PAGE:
As shown by these results, presby-LASIK can be a good option for young presbyopes (43–55 years of age), with the advantage of simultaneous correction of presbyopia and any accompanying refractive defect, including astigmatism. Additionally, excimer laser surgery is well known by patients and doctors alike, with a low rate of complications, none of which are sight-threatening. Finally, presby-LASIK is completely reversible, and the ability to provide custom ablation is a major difference from IOLs. The main disadvantage of presby-LASIK is that it is a temporary solution, with a 5-year mean duration of effect. However, it is also repeatable and may be followed by intraocular surgery when the patient is older.


Corneal inlays, the other corneal surgical approach for presbyopia, constitute another excellent option for young presbyopes who are not willing to undergo intraocular surgery. Currently three refractive inlays are commercially available: (1) the Raindrop Near Vision Inlay (ReVision Optics), (2) the Flexivue Microlens (Presbia Corp.), (3) and the Kamra inlay (AcuFocus, Inc.). These discs are inserted at different depths in the stroma, and each has a different mechanism of action. The inlay we currently use is the Flexivue Microlens.

All inlays are inserted into the patient’s nondominant eye only, producing controlled monovision without a major difference between eyes. Preoperatively, patients must be tested for tolerance of a small degree of monovision, such as 1.25 D in one eye and emmetropia in the other.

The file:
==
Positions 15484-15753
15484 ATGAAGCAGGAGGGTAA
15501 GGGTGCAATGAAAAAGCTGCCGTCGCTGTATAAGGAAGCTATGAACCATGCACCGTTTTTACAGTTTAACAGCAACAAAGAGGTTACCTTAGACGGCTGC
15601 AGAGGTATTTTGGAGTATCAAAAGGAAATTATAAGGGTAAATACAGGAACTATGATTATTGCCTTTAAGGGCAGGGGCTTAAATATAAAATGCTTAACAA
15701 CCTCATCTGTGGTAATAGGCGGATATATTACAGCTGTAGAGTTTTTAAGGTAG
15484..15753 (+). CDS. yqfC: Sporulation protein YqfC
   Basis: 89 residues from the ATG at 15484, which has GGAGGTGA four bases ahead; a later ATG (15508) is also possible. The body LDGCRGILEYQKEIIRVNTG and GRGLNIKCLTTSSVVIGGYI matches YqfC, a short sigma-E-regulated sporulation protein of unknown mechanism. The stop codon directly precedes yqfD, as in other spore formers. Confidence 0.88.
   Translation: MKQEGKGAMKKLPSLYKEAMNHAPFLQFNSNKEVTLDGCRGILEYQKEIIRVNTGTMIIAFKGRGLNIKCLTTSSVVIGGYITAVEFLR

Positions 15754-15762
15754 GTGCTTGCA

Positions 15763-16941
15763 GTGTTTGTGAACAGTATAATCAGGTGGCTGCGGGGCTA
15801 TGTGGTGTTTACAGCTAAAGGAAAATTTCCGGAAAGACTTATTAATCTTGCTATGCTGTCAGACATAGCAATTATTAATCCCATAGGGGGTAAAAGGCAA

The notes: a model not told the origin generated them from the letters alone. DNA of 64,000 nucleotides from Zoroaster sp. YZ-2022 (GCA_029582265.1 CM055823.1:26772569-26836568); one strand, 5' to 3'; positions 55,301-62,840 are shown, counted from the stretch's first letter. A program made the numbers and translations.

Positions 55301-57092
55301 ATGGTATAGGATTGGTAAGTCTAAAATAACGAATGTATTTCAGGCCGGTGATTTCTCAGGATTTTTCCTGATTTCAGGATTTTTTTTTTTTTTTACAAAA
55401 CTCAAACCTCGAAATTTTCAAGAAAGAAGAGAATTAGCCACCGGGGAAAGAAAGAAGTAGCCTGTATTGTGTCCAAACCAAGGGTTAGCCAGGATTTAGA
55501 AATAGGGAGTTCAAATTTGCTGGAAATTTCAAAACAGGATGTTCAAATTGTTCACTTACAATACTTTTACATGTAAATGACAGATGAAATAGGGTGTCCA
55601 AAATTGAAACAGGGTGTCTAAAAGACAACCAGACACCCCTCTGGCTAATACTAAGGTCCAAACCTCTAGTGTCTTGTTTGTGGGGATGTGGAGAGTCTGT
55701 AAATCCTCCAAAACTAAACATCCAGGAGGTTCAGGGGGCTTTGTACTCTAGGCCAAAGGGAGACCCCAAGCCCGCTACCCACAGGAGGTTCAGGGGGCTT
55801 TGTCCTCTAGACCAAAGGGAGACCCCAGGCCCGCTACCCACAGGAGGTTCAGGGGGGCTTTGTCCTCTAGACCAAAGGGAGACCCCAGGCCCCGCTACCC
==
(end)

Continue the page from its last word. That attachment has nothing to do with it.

The surgical technique for implantation is easy with the help of the femtosecond laser, which is used to create the tunnel to insert the inlay. Centration on the Purkinje image is a crucial part of the procedure.

Currently, corneal inlays are used only for emmetropes, although several studies are under way to test their efficacy after treatment of other refractive defects with the excimer laser. The personal results of author Gustavo Tamayo, MD, with the inlay have been excellent, provided candidates were properly selected. Postoperatively, patients achieve 20/20 binocular distance UCVA; however, UCVA in the implanted eye is mean 20/50 at 1 month, reaching 20/30 at 6 months and stability after 1 year follow-up. For near UCVA, all eyes achieve 20/30 or better; this visual result is reached quickly during the first month and remains stable for the next year.